Saturday, August 9, 2008

Low Earth Orbit

I am posting this again from a previous blog. I have renamed the series but this is otherwise unedited from its original form.

Science drives my understanding of reality, from the nuts and bolts of the way matter interacts to the most intimate human relations. So often, people portray science as cold, hard facts and the scientists receive guilt by association. However, these studies require much more than simple logic and mathematics, without human creativity to lead it, our logical pathways soon peter out. Explaining our basic emotions in scientific terms will prove the fundamental humanity of this quest for knowledge.

Consider this the first in a series called "Science as Art".

We begin as an object hurtling through space. We feel no force and simply continue along our path. Eventually though, another object hovers into view and draws us in. The force of gravity pulls us closer to the object but our original velocity keeps us moving. In concert, these forces cause our path to curve. With a strong enough pull, we begin to circle the object of our attraction.
Each loops spirals us in and speeds us up. Our increased velocity threatens to pull us from the object of attraction but our proximity increases the strength of its pull. As these two forces fight we may settle into a pattern where our speed has balanced with gravity to create a stable loop.

However, another factor exerts a force in lower orbits. The thin air in low orbit slows down and heats up any object travelling through. This decrease in speed causes us to fall farther inward and actually speeds us up. At the same time, the thicker atmosphere slows us down faster, heats us up more, and causes us to fall farther in.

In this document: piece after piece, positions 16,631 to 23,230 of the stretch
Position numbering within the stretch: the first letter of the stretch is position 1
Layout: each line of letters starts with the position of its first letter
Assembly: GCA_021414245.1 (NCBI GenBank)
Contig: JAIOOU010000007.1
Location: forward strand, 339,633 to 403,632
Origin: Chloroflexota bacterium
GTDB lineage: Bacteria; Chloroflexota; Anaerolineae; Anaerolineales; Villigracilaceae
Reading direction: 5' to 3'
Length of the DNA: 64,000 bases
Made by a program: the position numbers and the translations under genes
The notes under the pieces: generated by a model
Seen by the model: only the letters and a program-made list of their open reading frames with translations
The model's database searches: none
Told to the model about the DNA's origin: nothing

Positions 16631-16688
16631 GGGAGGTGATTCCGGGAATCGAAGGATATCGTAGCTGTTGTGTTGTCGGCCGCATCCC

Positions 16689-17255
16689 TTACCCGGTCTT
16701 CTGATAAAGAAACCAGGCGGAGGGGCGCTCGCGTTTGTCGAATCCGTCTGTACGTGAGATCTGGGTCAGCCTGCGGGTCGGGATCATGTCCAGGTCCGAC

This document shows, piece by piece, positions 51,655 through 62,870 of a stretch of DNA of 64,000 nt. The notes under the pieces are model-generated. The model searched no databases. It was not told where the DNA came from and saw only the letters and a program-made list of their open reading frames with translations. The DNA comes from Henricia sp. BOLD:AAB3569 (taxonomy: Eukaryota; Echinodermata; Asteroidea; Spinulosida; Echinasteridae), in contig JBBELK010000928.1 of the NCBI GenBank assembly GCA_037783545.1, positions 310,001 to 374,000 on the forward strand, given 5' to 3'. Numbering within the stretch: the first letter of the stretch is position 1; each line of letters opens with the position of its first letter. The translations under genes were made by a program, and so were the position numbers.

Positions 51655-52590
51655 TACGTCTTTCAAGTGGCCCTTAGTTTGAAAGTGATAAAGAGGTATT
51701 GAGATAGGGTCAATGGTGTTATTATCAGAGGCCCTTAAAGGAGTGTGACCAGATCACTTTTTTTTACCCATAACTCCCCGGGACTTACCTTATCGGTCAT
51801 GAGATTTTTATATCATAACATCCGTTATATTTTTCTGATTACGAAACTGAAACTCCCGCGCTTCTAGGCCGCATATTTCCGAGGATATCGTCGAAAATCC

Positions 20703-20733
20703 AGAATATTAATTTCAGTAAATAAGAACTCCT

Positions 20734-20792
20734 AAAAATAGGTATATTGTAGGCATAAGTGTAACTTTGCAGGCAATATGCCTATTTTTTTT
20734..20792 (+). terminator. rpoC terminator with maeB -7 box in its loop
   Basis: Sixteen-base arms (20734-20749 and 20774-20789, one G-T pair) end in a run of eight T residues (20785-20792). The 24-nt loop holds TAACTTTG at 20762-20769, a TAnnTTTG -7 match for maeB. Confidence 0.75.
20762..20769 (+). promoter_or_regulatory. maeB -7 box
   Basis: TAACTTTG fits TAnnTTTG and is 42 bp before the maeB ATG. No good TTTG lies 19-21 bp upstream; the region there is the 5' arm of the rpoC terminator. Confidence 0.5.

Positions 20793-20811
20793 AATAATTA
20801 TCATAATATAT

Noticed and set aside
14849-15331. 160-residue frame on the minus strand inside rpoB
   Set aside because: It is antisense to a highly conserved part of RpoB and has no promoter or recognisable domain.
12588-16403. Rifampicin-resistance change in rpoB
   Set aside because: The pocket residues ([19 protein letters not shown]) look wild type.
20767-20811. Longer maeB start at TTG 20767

We are now in a dangerous situation. If we fall in too quickly, we will face increasingly thick air at a rate that will engulf us in flame and consume us. However, if we move tangentially too quickly, we will skip off the atmosphere, slightly burned, and race away from the object of our attraction.
We rocket forward in this perilous position paralyzed. Burned if we slow down too much and slip too far into the atmosphere. Skipping off the atmosphere, lightly burned and spurned by the gaseous shield. If only love equated to a variable, then we could solve for our trajectory. We would know just the right amount to push away so that we may easily glide in through the invisible wall surrounding the center of our attraction.

Sadly, though, most blind trajectories fail. Some of us luckily skim off the edge and skip onto a new target. Others, however, become too strongly entangled in the atmosphere and must spend their energy rocketing away to avoid being burned up and consumed.

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